The next day we relaxed and visited more of the site. Learning a lot about Mayan culture and the history of the sites excavation, though I'm not sure how much of that was accurate given our guide was the hero in most of his stories. The paths were moss covered and the trees were beautiful. The whole site was on levelled platforms created by the Mayans for agriculture. It was all pretty incredible. All of this was made even more incredible by the fact that we were the only two tourists on the site for the whole time. We had the ruins and sunsets entirely to ourselves.
large_90_IMG_4649.jpg
We climbed a different pyramid to watch our third sunset and even saw a toucan in the distance. Finally we enjoyed a brilliant lightshow from fireflies on our walk back to the camp.
large_IMG_2279.jpg
The next morning we got up early (no longer relying on Alex's nightly promises to wake us) to watch sunrise from the top of one of the pyramids. It was beautiful and peaceful, but the sunsets were definitely more spectacular. We headed off again along a really beautiful path through a different part of the ruin and climbed another pyramid which proved to be the current hotspot for five toucans and a very pretty woodpecker. We were incredibly close and very beautiful, we stayed as long as they did and loved every minute.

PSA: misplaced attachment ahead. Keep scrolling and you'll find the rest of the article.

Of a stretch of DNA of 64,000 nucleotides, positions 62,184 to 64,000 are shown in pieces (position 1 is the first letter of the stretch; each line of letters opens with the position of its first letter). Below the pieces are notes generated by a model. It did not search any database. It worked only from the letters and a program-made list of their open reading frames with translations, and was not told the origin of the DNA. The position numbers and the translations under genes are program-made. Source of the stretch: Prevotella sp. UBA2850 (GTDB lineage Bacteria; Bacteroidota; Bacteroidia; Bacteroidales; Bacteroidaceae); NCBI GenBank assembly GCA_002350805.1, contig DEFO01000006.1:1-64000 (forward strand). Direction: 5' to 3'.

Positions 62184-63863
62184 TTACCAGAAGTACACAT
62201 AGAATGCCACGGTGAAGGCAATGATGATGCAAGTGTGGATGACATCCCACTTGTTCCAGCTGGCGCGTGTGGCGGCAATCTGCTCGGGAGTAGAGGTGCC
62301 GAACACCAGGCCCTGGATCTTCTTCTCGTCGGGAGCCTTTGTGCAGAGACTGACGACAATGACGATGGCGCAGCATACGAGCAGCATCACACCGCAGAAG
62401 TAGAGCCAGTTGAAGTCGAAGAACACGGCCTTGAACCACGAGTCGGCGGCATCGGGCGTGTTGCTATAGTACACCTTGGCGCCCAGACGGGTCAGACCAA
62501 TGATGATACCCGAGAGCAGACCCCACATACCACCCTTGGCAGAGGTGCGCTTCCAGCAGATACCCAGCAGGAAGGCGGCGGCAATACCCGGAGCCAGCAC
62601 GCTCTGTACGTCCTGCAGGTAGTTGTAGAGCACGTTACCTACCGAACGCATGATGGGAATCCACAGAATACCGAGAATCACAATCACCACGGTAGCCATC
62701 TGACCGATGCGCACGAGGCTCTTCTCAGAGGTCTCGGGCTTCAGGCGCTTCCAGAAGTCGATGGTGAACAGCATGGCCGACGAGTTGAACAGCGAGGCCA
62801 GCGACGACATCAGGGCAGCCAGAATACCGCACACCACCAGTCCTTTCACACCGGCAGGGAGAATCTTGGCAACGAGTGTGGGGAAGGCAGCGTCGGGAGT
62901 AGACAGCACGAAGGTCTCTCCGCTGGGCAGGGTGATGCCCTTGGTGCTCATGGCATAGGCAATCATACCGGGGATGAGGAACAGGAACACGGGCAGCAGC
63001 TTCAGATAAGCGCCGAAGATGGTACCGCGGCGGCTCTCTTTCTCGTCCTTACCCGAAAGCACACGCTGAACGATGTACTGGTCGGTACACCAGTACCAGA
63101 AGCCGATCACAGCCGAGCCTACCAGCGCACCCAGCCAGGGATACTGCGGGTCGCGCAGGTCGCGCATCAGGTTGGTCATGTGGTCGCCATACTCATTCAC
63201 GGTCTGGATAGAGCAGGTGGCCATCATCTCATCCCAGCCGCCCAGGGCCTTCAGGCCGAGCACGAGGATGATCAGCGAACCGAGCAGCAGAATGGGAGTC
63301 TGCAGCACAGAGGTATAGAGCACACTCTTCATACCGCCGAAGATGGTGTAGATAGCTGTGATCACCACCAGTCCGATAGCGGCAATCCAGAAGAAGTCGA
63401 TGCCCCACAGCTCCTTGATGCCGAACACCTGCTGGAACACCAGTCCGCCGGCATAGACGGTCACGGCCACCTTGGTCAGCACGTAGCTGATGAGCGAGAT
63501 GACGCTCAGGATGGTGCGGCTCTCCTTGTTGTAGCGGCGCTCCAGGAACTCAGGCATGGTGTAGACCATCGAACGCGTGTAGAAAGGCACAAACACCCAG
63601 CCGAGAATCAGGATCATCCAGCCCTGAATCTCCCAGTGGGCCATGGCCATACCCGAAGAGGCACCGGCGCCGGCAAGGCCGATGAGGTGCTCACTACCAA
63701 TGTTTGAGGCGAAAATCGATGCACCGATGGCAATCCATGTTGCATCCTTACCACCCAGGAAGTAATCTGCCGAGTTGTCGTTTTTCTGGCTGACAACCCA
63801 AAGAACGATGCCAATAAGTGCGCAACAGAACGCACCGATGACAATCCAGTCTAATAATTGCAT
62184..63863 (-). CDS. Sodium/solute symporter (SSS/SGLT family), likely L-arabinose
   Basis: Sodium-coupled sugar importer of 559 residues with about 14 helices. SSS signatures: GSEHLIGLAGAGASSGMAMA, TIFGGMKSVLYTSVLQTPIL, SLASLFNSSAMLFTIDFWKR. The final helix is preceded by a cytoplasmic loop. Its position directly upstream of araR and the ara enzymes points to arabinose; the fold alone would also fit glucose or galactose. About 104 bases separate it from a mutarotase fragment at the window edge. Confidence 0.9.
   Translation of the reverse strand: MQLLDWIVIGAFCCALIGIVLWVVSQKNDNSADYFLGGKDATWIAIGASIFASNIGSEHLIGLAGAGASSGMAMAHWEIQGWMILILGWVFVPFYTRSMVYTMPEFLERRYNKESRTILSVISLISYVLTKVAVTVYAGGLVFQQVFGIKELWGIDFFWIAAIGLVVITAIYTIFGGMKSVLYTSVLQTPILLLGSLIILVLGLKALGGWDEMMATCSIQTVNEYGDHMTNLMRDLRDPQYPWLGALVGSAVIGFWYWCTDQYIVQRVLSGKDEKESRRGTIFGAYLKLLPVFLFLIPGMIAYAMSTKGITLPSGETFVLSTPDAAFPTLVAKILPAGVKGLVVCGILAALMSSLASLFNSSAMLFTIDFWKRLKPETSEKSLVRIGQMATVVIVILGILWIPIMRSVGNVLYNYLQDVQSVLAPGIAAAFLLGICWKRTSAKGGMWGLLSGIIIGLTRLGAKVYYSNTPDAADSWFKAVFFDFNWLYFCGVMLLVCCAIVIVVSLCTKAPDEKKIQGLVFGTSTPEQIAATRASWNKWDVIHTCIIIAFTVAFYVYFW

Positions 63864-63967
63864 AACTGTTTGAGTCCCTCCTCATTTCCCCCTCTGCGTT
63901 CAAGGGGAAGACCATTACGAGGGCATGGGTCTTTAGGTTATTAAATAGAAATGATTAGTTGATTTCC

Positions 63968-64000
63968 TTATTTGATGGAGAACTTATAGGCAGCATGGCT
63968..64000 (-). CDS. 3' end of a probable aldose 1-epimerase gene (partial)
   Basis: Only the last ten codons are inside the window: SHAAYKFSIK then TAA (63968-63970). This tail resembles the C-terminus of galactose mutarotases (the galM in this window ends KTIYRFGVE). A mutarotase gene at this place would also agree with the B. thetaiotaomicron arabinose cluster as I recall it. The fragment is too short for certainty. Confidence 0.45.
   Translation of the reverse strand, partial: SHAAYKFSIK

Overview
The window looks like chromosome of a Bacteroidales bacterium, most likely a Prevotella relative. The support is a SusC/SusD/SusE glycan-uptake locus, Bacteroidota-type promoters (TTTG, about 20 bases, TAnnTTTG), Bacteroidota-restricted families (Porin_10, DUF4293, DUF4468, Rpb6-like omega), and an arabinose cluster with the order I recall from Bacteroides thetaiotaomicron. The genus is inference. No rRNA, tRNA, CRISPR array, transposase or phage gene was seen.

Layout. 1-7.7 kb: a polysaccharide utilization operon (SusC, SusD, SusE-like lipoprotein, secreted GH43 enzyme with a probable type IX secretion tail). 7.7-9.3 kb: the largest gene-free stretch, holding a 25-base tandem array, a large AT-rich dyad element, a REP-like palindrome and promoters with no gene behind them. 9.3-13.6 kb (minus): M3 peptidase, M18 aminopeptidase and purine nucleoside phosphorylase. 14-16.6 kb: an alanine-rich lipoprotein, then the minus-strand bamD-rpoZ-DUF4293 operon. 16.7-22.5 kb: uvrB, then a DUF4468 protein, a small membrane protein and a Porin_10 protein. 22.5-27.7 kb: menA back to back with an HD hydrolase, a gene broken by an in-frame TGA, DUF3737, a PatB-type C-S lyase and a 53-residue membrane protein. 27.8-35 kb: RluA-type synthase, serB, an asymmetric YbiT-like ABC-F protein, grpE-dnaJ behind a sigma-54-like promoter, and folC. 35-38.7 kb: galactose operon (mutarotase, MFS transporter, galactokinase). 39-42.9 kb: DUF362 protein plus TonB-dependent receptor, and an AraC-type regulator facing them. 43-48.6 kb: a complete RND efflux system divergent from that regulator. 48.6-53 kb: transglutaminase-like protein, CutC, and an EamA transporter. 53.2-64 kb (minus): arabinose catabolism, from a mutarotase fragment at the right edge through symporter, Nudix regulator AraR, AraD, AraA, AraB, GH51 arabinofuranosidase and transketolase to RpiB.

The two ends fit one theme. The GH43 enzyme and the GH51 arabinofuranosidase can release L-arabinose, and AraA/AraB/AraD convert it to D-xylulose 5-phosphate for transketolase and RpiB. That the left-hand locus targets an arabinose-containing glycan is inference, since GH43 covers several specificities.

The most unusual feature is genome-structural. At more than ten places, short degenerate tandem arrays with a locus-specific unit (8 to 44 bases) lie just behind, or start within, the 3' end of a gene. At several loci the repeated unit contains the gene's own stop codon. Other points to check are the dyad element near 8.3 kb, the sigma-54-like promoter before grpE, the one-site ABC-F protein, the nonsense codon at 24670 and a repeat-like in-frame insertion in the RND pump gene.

large_90_IMG_2267.jpg
We hiked off again to the final site, which really wasn't that amazing after all we've seen and looped back to our original campsite as promised for our final night.
90_IMG_2254.jpgIMG_4690.jpg
The hike out proved the worst day yet, partially because we were footsore (or back-sore) but moreso because the horrible mud was back and this time less dried, It sucked at our feet and it got stuck on our shoes making them so much heavier. It didn't help that we were racing the clock to get back in time for the one daily bus. We were incredibly relieved to finally make it out and back to La Carmelita. The bus arrived 40 minutes after we arrived which allowed just enough time for a beer before dragging our weary butts back to Flores and a proper bed.

Some of the wildlife,
270_IMG_2416.jpgIMG_4592.jpgIMG_4642

IMG_4642

IMG_4687.jpgIMG_4764.jpgIMG_4598.jpg90_IMG_4558.jpgIMG_2261.jpg

Posted by Addy21 07:46 Archived in Guatemala Comments (0)

Lake Atitlan

Chilling, swimming, eating

sunny 27 °C